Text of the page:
Barnegat Bay Dying, Rutgers Scientist Says
The health of the Barnegat Bay was the focus of a joint hearing of the Senate and Assembly Environment committee today in Ocean County.
Michael Kennish of the Institute of Marine and Coastal Sciences at Rutgers told lawmakers Monday the bay is in danger of dying from unchecked runoff. The pollution sources include broken storm water drains and too much fertilizer flowing into the bay.
"In the long term, we need to look at how to plan population growth, development and land use in the future. That needs to be a focus going forward, because if you don't address that, the Barnegat Bay will continue to deteriorate so we have to get that under control."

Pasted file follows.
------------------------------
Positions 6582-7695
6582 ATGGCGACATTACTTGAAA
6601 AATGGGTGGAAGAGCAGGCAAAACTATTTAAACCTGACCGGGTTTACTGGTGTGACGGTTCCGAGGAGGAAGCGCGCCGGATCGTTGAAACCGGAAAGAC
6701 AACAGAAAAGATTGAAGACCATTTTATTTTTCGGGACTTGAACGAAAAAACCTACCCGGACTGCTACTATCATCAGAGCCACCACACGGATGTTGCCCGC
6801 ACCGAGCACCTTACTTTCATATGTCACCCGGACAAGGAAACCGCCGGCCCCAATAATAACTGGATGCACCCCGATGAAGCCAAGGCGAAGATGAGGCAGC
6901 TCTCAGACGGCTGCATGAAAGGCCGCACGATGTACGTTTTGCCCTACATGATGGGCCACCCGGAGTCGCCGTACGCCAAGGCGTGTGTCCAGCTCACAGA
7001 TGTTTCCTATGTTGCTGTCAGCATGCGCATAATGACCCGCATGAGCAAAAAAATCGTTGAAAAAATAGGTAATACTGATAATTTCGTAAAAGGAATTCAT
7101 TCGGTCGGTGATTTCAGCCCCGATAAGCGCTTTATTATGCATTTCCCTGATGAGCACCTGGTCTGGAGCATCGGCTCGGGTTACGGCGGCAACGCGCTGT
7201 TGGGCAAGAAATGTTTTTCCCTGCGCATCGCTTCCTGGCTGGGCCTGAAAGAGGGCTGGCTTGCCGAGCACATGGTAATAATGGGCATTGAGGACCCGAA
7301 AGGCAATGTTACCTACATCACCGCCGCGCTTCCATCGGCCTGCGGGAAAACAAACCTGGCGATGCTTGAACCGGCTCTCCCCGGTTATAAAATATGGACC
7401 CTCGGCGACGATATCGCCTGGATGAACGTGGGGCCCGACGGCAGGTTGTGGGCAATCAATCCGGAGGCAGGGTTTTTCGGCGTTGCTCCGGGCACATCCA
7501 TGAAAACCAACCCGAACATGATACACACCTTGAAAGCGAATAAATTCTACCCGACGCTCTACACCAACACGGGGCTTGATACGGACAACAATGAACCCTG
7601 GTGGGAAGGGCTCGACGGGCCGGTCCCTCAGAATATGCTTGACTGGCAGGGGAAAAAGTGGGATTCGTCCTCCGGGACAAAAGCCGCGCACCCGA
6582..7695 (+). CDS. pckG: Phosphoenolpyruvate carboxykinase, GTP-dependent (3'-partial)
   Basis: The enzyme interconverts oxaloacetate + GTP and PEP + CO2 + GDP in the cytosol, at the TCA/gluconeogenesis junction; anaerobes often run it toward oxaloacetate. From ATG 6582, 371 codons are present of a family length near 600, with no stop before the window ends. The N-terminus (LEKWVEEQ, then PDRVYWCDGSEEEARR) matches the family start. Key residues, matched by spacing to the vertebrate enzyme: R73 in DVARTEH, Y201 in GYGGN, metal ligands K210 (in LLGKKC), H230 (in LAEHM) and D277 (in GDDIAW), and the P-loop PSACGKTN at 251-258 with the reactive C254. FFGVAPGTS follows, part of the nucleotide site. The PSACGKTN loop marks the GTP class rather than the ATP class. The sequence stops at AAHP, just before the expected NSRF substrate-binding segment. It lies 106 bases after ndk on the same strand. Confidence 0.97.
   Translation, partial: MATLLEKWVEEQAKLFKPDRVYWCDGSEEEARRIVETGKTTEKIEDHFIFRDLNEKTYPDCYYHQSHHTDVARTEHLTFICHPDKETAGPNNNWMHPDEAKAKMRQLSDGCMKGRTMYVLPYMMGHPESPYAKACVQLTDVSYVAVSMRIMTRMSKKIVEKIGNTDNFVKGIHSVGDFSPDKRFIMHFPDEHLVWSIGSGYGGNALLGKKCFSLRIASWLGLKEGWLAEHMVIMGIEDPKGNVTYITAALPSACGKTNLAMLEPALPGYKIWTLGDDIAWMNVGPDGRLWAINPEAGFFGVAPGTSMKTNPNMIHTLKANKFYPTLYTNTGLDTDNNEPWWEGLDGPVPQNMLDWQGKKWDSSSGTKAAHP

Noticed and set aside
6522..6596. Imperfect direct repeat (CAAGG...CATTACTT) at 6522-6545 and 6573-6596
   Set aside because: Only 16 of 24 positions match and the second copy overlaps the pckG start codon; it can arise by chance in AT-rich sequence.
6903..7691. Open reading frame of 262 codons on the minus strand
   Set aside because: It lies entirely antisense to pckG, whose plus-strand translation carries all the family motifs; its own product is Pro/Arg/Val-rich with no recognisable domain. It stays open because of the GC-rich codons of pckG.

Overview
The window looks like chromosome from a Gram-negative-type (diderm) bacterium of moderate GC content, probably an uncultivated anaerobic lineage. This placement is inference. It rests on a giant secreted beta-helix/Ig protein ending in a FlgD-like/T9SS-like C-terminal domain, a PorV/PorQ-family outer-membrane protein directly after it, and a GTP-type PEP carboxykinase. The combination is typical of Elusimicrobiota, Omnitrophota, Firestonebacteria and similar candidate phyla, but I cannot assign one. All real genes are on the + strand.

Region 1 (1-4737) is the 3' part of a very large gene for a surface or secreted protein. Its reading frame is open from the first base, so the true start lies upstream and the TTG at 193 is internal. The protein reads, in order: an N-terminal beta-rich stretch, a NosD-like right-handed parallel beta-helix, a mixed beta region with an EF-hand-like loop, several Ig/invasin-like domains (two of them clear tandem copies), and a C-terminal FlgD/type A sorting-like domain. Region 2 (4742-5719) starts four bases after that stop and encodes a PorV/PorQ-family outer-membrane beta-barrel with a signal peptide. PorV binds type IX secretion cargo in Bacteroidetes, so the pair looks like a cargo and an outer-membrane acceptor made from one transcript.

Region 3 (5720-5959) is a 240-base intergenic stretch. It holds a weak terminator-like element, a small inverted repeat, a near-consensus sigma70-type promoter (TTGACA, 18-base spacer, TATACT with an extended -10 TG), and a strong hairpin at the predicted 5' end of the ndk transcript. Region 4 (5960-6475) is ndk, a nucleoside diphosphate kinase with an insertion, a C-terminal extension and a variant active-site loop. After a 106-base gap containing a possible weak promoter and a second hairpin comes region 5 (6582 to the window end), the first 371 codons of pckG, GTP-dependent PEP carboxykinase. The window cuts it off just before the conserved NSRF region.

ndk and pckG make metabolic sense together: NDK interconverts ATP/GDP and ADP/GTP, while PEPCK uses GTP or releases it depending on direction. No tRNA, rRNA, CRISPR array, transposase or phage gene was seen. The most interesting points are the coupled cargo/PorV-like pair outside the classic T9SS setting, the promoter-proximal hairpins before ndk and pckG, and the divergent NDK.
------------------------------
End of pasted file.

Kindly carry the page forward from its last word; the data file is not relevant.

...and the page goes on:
Kennish says he's hopeful that with time and the proper steps in place the Barnegat Bay will improve, but he's also skeptical about financing.
"It's going to take millions of dollars to repair the damage that has been done here."
Kennish, who has published a multi-year study of the bay's ecosystems, says the waterway needs urgent attention. He says algae blooms and habitat losses are increasing.
Senate Environment Committee Chair Bob Smith says the Barnegat Bay has been an environmental disaster more than 30 years in the making.
“The Barnegat Bay is a major environmental asset for this region of the State, bringing in millions of dollars in tourism and eco-tourism each year,” said Senator Smith, D-Middlesex and Somerset.
“Unless we’re willing to examine our impact on the bay’s ecosystem and do something about it, the water quality and sustainability of the bay will continue to deteriorate and deteriorate until it becomes a lifeless cesspool of pollution. We owe it to the residents of the shore and the thousands of people who flock to the Barnegat Bay each year for vacation to try to reverse course on decades of misuse and neglect.”